At Green Acres Sporting Goods, gun sales and background checks happen all the time.
Z Farhat is the manager and he says some people come in to fill out background checks knowing they won't get approved. He's talking about people who have felony or domestic violence convictions, as oftentimes they can't buy a gun.
"If somebody knowingly came in, knowingly filled out that form and lied on it, knew they were a felon or had a domestic violence and tried to buy a gun anyway and got turned down - then we would notify ATF," Farhat explains.
There's a bill in the Florida House right now calling for more notifications. A South Florida lawmaker want the Florida Department of Law Enforcement to notify a local police agency within one week of a background check denial.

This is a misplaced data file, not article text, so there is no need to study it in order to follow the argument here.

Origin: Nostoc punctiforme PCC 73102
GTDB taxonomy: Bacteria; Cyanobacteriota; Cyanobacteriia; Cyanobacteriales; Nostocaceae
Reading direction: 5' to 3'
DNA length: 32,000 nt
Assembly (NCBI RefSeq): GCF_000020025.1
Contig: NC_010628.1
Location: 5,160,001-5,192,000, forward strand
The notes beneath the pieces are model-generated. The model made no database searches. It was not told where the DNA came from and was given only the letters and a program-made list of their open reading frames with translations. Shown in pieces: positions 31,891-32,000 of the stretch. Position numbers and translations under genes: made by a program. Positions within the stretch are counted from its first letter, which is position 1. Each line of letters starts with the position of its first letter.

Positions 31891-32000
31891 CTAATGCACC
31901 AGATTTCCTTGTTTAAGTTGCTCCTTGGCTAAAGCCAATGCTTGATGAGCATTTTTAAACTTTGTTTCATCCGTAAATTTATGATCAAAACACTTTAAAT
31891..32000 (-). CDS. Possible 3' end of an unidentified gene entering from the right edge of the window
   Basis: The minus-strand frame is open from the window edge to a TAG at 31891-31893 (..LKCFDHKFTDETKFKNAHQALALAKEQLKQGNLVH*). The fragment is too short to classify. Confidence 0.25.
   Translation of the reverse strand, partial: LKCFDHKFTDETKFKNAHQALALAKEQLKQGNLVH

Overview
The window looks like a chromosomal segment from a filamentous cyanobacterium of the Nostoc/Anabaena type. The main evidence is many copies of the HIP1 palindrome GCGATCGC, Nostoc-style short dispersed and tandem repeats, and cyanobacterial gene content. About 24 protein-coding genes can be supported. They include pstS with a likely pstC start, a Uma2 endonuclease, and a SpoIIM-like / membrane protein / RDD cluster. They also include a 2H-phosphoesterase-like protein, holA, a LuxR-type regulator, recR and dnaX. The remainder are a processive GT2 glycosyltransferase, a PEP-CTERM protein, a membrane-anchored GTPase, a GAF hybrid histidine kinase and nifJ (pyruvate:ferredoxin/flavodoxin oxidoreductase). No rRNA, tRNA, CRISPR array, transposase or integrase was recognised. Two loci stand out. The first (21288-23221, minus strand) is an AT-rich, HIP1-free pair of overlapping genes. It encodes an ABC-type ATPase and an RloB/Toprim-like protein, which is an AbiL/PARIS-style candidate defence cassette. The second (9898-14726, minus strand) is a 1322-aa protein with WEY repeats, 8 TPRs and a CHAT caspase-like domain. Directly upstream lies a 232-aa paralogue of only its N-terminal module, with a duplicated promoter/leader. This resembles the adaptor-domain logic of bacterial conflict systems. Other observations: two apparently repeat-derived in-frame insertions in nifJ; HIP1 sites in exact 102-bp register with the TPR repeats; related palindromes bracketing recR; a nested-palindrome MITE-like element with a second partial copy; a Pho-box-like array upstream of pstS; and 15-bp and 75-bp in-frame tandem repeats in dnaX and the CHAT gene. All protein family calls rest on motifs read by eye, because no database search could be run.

The idea? Local police can investigate why that person is trying to buy a gun and if they're making repeated attempts to do so.
"Really," Farhat says, "nothing happens to these people that I know of if they go and try to buy a gun."
The FBI doesn't track denials by state - but says on average about 1.25 percent of all checks get denied nationwide. Federal agents do regular checks of the gun stores to survey who has tried to buy a gun and wasn't able to.
"They will check the non-approval forms because we have to keep those and if they see someone's name in there more than once, they probably follow up," Farhat continues.
Background checks aren't required at gun trade shows if the seller is a private individuals. If a seller hold a Federal Firearms License, their license requires them to conduct a background check.
A second Florida lawmaker has filed a bill in the Florida house to make that a requirement, for all sellers, going forward.
The denials are generated from a federal crime database established in the 1990s. If someone gets denied, they have 21 days to appeal.